Thursday, April 30, 2009

Financial Battle: Emergency Fund vs. Retirement Savings vs. College Accounts

Turning 50 has made me think about how I want to live the next 50 years. And that thought process has sparked a fiscal battle between the competing goals of retirement savings, emergency fund and college savings accounts.

After some thought, I ordered my priorities:

1. Emergency Fund: This account will be my No 1 priority for the next six months. The goal is to build the account until I have enough savings to cover living expenses for three months.

2. College Savings: With teenage and tweenage kids, building an education fund is another top priority.

3. Retirement Savings: I don't plan to retire. But from about age 70 and on, I would like to run a small business and that will require capital. A robust retirement account will provide start-up capital and flexibility for me to pick and choose my clients

Over the next six months, I will experiment with strategies and options for building those accounts. I am curious about your goals and strategies.

Monday, April 27, 2009

Low-Cost, No-Cost Entertainment Ideas for Guests & Children

With a full house of grandchildren and other out-of-town guests, my friend Rosalie discovered creative ways to entertain without spending a lot of money. Using time and creativity, she kept her visitors occupied and happy. I plan to use some of her tips during future school breaks.

Here's what she did:

Look for promotions: Periodically, local attractions -- museums, zoos or aquariums -- will lower the price of annual membership with attractive offers. For example, a single-day entrance ticket can be upgraded to a year-long membership for a small additional fee. Rosalie recently found similar offers at Seaquarium and Parrot Jungle. With affordable membership passes, she and her grandchildren made repeat visits to those attractions with minimal costs after the initial purchase. Promotional deals are advertised online and through traditional media sources.

Try simplicity: Rosalie took her grandchildren on long walks through the neighborhood, to the beach and to area parks. The children and the adults enjoyed the ocean waves and the sight of an iguana walking on a neighborhood sidewalk. Every neighborhood has eye candy, and an attentive resident can serve as a tour guide. Last summer, I traveled with my children to Washington, D.C. We visited museums and attractions, but a free walking tour of the city created some of the most memorable moments.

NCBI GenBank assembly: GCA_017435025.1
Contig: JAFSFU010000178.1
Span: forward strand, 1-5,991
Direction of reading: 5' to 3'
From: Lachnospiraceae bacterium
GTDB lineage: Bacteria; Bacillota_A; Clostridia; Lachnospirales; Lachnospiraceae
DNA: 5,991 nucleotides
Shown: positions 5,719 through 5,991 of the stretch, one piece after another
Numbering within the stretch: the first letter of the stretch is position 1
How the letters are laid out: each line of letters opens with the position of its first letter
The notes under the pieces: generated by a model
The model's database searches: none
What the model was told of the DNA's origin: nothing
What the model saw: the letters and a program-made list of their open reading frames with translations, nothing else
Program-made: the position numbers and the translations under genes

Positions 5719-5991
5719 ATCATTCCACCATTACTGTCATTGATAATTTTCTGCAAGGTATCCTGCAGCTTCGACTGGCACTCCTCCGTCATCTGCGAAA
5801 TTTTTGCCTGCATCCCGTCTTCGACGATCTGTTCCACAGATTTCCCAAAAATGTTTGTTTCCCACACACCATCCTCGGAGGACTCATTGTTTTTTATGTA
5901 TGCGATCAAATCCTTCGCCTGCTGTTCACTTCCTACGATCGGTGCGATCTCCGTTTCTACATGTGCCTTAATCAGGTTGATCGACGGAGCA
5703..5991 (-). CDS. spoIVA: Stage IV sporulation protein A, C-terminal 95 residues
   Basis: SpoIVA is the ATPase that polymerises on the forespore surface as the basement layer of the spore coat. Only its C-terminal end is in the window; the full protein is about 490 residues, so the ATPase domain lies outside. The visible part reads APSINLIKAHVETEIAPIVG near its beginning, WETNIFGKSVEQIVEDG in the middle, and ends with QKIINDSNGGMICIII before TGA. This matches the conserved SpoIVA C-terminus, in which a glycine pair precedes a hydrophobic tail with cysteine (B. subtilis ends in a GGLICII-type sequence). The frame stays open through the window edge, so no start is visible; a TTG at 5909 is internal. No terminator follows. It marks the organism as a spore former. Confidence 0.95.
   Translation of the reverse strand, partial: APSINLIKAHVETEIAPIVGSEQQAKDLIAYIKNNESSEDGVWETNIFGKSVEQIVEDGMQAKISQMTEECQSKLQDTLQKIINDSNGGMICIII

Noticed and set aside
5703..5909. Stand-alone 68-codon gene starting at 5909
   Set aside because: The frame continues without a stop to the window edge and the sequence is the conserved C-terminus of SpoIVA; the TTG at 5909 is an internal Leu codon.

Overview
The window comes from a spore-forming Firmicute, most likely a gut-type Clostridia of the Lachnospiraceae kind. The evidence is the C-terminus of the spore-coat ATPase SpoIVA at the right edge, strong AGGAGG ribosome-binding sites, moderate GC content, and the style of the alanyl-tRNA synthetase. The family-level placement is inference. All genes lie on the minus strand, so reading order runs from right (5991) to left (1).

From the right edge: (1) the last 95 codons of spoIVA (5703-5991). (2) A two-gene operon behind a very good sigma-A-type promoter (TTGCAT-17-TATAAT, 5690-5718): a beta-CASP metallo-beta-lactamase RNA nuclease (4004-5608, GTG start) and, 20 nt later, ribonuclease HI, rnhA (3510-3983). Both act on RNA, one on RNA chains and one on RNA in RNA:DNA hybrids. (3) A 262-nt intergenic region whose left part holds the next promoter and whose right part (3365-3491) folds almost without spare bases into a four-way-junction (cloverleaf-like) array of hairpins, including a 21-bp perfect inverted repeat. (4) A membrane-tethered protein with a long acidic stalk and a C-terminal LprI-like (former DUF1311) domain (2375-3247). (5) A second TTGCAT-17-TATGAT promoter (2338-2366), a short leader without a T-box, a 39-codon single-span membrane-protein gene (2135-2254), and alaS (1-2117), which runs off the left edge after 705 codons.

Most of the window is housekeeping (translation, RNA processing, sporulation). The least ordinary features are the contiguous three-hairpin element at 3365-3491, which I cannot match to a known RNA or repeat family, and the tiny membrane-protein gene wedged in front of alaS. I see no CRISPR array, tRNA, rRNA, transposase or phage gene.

Hit the kitchen: Whipping egg whites into foam and other supervised kitchen duties provided hours of fun for Rosalie and her young visitors. Baking provides sweet desserts and a sense of accomplishment. For ideas and recipes, visit the library and sample the wide range of cookbooks for children. My daughter recently checked out Delicious Drinks to Sip, Slurp, Gulps and Guzzle by Rose Dunnington (Lark Books, 2006). Inspired by the recipes, she invented her own smoothies.

Thursday, April 23, 2009

How to Earn Extra Money: Tips From Kiplinger's

"If you’ve lost your job, taken a pay cut or are just looking for ways to boost your income, Kiplinger’s Personal Finance offers this guest post with tips for generating extra cash.

Tutor Students Some parents are willing to pay big bucks to see Junior and Janie succeed. So if you speak a second language, such as Spanish or French, or have great math, science or writing skills, you might be able to earn extra cash imparting your knowledge to kids – even college students for $20-30 an hour. Check with local schools and universities to see if you can advertise your services on their bulletin boards. Or post your services on Craigslist.

Join A Street Sales Team This is a relatively easy way for young adults who are outgoing and articulate to earn some fast cash. Street teams promote products, films, albums, events and more by handing out samples, interacting with people on the street, or dressing as mascots. To get a job at $17 to $25 an hour, sign up with a company such as Street Team or A.D.D. Marketing. Actually, if you sign up with several companies, you’re more likely to get a steady flow of jobs, says James Aquafredda, managing director of Street Team Make sure, though, that the company has a contract that specifies when you’ll get paid.

Walk Dogs Why not get a little exercise while you earn up to $15-30 an hour? Working folks will pay plenty for you to take Rover or Scruffy on a daily stroll while they’re at the office or on site. If you don’t want to brave the elements, you might consider pet sitting for people while they’re on vacation. Advertise your services in veterinarians’ offices and on Craigslist.

Write For The Web Sorry, isn’t hiring. But plenty of Web sites are looking for freelancers to write blogs, commentary, and reviews. For example, if you know a lot about a particular subject or region, you might be able to be a “guide” and write articles for ( ). In all major U.S. cities, Craigslist has ads for writing gigs. Demand Studios ( offers freelance work for writers, copy editors and filmmakers. The going rate: $15-30 an hour.

Sell Your Hobbies Amateur photographers are in demand to shoot weddings and events, especially in this recession when people can’t afford the high-priced pros. If you’re a great cook, you could hold a workshop or prepare meals for a busy family. The tech-savvy can teach a series of classes on Web design. See what your services might fetch on Craigslist (for free) or in your local paper or community Web site to get going rates, then hang out a virtual shingle.